soilsystems-07-00107-v2.pdf (539.42 kB)

Temporal Changes in Cd Sorption and Plant Bioavailability in Compost-Amended Soils

Download (539.42 kB)
journal contribution
posted on 2024-06-21, 03:52 authored by Shamim Al Mamun, Niklas Lehto, Jo Cavanagh, Rich McDowellRich McDowell, Liv Kellermann, Brett Robinson
The application of Cd-contaminated phosphate fertiliser has enriched concentrations of this non-essential element in many agricultural soils. Consequently, concentrations of the metal in some agricultural products exceed the Maximum Limit in foods. Composts can reduce the transfer of Cd from soil to plants; however, it is unclear how long this beneficial effect endures. We aimed to determine temporal changes of phytoavailable Cd in two market garden soils (an Allophanic Orthic Granular Soil and a Recent Silt Loam). Soils were amended with either municipal green waste compost or sawdust and animal waste compost at a rate of 2.5% w/w under three incubation regimes: at 19ºC, at 30ºC, and at 30ºC with additional N added as urea at 0.6 g urea/kg soil added over 1 year. Each replicate was sampled after 1, 5, 9, 13, 21, 31, and 49 weeks, and phytoavailable Cd was estimated through 0.05 M Ca(NO3)2 extraction. Seed potato (Solanum tuberosum), 'Nadine' variety, was grown in the Pukekohe Allophanic Orthic Granular Soil, freshly amended with municipal compost and the same soil aged for one year. The concentration of Cd in all samples was analysed using an ICP-OES (Inductively Coupled Plasma-Optical Emission Spectrometer). The C concentration in the soil—compost mixtures decreased over the year, with the greatest decreases occurring in the soils incubated at 30ºC with added N. Unexpectedly, the concentration of Ca(NO3)2-extractable Cd in the compost-amended soils did not increase over time and in some cases even decreased. This was confirmed through a pot experiment, which showed the Cd concentration in potato was reduced by 50% in both the freshly amended soil and the amended soil aged for one year. Cadmium immobilisation in soils might be due to both the sorption of Cd by organic matter and the occlusion of sorbed Cd by oxy-hydroxides of iron and aluminium. Over 49 weeks, soluble Cd does not increase as organic matter oxidises. The application of municipal compost to soil will reduce both plant Cd solubility and plant Cd uptake for at least one year in the soils tested.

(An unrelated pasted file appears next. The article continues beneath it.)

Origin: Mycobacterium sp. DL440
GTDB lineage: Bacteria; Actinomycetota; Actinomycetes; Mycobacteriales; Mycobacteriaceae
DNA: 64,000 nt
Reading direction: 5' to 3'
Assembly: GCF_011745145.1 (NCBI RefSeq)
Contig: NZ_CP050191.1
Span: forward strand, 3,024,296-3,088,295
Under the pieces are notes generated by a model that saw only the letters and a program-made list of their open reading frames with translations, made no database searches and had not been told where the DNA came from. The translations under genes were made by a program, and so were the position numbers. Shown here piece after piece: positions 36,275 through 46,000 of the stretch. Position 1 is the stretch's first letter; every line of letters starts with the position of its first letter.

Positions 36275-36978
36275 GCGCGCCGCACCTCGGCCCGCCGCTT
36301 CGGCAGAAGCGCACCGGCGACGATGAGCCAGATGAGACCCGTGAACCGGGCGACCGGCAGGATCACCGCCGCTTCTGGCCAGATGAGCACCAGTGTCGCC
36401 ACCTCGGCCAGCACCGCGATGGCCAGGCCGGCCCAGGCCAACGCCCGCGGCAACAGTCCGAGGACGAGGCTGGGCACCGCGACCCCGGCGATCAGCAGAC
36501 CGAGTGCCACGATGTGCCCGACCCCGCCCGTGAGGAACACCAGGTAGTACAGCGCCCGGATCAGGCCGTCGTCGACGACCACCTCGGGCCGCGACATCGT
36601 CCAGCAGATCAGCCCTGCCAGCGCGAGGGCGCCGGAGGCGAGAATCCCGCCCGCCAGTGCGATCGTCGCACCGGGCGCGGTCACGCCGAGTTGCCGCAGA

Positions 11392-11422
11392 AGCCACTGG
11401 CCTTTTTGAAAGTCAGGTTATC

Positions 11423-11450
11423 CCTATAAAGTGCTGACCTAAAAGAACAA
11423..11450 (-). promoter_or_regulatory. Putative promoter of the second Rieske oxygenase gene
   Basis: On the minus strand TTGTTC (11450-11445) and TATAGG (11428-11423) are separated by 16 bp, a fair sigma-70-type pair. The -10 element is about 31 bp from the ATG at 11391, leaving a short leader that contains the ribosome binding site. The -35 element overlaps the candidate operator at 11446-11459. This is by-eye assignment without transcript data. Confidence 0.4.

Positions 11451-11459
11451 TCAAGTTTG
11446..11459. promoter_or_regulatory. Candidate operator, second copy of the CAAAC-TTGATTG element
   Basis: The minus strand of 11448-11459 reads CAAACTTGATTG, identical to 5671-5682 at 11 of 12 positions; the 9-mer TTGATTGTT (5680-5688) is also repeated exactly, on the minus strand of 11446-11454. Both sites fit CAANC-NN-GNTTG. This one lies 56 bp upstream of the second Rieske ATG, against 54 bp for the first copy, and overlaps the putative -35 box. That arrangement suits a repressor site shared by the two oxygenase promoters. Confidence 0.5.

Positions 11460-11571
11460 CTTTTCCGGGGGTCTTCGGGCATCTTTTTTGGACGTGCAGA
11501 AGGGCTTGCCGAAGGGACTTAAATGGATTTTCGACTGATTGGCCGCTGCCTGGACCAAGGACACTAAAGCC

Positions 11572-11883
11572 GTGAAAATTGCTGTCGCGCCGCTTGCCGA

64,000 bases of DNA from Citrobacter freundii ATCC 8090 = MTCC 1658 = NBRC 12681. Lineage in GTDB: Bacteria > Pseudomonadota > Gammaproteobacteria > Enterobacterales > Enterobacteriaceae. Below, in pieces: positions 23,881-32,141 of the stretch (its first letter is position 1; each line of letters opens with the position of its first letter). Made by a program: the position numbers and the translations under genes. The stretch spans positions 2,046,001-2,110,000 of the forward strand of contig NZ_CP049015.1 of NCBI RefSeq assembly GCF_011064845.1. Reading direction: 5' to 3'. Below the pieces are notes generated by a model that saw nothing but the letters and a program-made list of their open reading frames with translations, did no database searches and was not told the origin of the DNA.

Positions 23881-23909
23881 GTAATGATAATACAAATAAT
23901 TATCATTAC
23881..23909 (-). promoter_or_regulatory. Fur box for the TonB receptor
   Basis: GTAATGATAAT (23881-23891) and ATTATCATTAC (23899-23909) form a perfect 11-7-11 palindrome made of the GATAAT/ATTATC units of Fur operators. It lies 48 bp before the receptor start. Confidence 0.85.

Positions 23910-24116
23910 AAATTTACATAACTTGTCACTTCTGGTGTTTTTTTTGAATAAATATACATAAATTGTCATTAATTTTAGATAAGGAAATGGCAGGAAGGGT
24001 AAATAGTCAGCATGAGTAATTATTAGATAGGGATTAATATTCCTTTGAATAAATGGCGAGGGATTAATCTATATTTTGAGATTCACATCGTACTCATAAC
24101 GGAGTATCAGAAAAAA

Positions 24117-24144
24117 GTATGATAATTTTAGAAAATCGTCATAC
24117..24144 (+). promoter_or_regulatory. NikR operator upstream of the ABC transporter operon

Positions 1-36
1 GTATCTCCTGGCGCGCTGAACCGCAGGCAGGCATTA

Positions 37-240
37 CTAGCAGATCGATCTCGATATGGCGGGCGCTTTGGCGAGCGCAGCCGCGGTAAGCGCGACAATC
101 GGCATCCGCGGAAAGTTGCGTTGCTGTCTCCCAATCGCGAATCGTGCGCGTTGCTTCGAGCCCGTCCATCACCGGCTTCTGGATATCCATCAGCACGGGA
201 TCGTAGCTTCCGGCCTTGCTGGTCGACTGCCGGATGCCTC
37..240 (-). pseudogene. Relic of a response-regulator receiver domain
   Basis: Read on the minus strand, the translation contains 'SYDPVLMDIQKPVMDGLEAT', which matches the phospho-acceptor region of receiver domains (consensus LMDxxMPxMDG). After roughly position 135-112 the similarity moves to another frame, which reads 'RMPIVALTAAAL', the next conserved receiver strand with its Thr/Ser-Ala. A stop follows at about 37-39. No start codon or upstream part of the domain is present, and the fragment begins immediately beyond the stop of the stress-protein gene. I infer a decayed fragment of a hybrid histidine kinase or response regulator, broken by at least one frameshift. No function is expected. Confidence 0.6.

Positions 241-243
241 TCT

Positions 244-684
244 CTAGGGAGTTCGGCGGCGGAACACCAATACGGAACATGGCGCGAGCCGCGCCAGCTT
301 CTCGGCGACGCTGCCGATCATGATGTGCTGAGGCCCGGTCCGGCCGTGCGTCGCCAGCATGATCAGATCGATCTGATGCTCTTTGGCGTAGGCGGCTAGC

Funded by the New Zealand Ministry for Business, Innovation and Employment's Our Land and Water National Science Challenge (Toitū te Whenua, Toiora te Wai) as part of project Phosphorus Best Practice


Publication date



  • English

Does this contain Māori information or data?

  • No

Journal title

Soil Systems

Usage metrics


    Ref. manager